HOLTON: Red China And The Wuhan Virus Pandemic, Part 3

Editor’s Note: The following is Part 3 of a five-part series on the Chinese government’s role in the spread and severity of the Wuhan coronavirus, this one covering the American wealth transferred to Red China. For Part One, click here. And for Part Two, click here.

In the 1980s, Chinese ruler Deng Xiaoping supposedly proclaimed that “to get rich is glorious.”

Deng is the communist Chinese ruler who is most often credited with introducing market economics to the Chinese communist political system.

The result over the past 30+ years has been that Red China has become extremely wealthy.

This has meant many things to Americans. “Like what?,” you might ask. Besides cheap goods and trinkets and cheap labor for Silicon Valley, what has this meant to Americans?

Well, just take a look at what the communist party of China has spent a lot of that wealth on.

For example, the wealth generated from that economic growth has enabled China to build a modern blue-water naval fleet almost from scratch.

Shortly after Operation Desert Storm the U.S. Navy was by far the largest and most modern naval force in the world with 529 total ships.

At about that same time, communist China’s People’s Liberation Army Navy (PLAN) included no modern warships—no aircraft carriers, no cruisers and no modern destroyers or frigates. The PLAN had a few nuclear powered submarines, but they, like China’s fleet of destroyers and frigates, were a full generation or more behind those that made up the U.S. fleet.

Today, almost 30 years later, the U.S. Navy has a total of about 291 ships.

Over the same 30 years, meanwhile, the PLAN has been transformed from a virtual non-factor to a major, modern blue water force. Today the PLAN is made up of around 400 ships and submarines. Most are no match for modern U.S. vessels, but that is changing—and rapidly.

As this is being written the PLAN has under construction as many as 3 aircraft carriers, a class of modern guided missile destroyers, two classes of amphibious assault ships and nuclear submarines to add to the 18 already in service.

How did the PLAN go from a virtual non-factor 30 years ago to the U.S. Navy’s chief challenger today?

The answer can be found in the meteoric rise of Red China’s economy over the past 30 years to the point that today it is the world’s 2nd largest. The wealth generated from that economic growth has enabled China to build a modern blue-water fleet almost from scratch.

China gets much of its wealth from trade with the West. In other words, we—you—have funded the PLAN, which is aimed directly at the U.S. Navy.


But that’s not the whole story.

As part of that trade, China has received direct technology transfers that it has used to modernize its entire country, its naval fleet and the rest of its military included. Without the huge infusion of high-tech know-how and gear, China would never have been able to develop the advanced radar systems, propulsion systems and weapons that make its fleet the modern threat that it is today.

In other words, we have financed and enabled a serious—and growing–threat that didn’t even exist 30 years ago.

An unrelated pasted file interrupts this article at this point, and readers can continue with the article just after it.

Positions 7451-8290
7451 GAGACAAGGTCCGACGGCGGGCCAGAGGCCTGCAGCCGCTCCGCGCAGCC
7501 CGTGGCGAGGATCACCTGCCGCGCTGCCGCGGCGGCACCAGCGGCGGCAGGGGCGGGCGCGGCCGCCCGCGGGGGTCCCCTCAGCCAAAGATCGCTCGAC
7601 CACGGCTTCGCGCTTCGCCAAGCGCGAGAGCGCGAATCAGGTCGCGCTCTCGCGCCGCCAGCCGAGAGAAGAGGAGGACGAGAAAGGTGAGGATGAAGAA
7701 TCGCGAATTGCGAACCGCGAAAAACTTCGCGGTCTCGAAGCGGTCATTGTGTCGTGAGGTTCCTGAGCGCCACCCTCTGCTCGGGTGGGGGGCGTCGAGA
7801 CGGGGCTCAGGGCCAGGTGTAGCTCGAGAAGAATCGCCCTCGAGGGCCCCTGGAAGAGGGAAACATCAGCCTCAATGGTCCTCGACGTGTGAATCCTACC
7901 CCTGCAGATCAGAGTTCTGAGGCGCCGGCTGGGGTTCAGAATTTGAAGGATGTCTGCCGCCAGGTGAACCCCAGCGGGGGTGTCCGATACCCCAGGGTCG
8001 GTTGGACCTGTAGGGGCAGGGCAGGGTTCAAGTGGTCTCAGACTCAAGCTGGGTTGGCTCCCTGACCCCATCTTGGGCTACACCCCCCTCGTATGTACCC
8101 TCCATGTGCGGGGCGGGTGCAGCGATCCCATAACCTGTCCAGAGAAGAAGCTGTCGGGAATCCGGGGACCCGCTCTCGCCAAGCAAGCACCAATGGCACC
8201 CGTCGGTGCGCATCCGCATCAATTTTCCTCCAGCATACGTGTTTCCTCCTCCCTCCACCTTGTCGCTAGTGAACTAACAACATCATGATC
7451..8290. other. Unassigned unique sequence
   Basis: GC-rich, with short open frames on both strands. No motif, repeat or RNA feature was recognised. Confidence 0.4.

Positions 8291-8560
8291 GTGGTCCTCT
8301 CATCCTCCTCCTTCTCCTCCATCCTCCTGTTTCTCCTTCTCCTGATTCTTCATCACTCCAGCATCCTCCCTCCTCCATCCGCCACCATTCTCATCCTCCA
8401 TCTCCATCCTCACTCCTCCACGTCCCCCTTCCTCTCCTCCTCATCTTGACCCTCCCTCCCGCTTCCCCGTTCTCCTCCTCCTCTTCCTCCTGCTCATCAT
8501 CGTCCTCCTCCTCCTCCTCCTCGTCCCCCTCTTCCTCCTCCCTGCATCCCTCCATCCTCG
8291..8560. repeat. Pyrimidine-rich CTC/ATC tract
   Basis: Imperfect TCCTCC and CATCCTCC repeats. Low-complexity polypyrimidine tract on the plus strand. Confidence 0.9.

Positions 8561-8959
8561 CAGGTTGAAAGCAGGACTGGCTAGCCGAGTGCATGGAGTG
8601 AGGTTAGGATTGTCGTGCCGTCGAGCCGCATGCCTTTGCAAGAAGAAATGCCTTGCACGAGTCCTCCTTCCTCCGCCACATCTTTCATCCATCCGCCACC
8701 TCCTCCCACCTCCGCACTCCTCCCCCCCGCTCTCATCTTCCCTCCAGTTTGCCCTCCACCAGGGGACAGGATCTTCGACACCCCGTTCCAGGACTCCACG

On 1 October, Red China celebrated its 70th anniversary. To commemorate that event, the People’s Liberation Army (PLA) put on a massive display of military power in the form of a parade. Along with the usual marching formations, tanks and armored and wheeled vehicles, the PLA displayed stealth aircraft, stealth drones, Intercontinental Ballistic Missiles (ICBMs), Sea Launched Ballistic Missiles (SLBMs) and supersonic anti-ship missiles.

Make no mistake, all of that military hardware is aimed squarely at the U.S.A. Furthermore, much of the technology involved in the design, manufacture and operation of that advanced weaponry ultimately comes from Western—especially American—sources. Some of it was stolen, but a good deal of it was gleaned from civilian applications which were adapted to military use.

Many Americans don’t want to hear this for both political and business reasons, but the U.S. and China are adversaries.  And China is today’s evil empire.

And now for the rest of the story: not only have we indirectly funded Red China’s military modernization program, but millions of Americans are unwittingly investing their hard-earned dollars in the very Red Chinese conglomerates that manufacture the weapons aimed at us. Among such companies are AVIC Aircraft Co., Ltd. and China Shipbuilding Industry Power Co Ltd.

AVIC manufactures components and parts for seven different types of fighter aircraft for Red China, including their new stealth fighter, the J-31, which looks suspiciously like the U.S. Air Force’s F-22 and F-35.

China Shipbuilding Industry Power Co Ltd builds power systems, including nuclear power systems for submarines. Its parent company, China Shipbuilding Industry Corporation (CSIC), builds warships and submarines.

Welcome to the new Cold War. Unlike the last Cold War, you’re funding both sides in this one.

But a massive, modern military aimed at us isn’t the only thing doing business with Red China has gotten us. Before the Wuhan virus, outsourcing manufacturing and jobs to Red China has also gotten us some other really bad deals, as we shall see in part 4 of this series.



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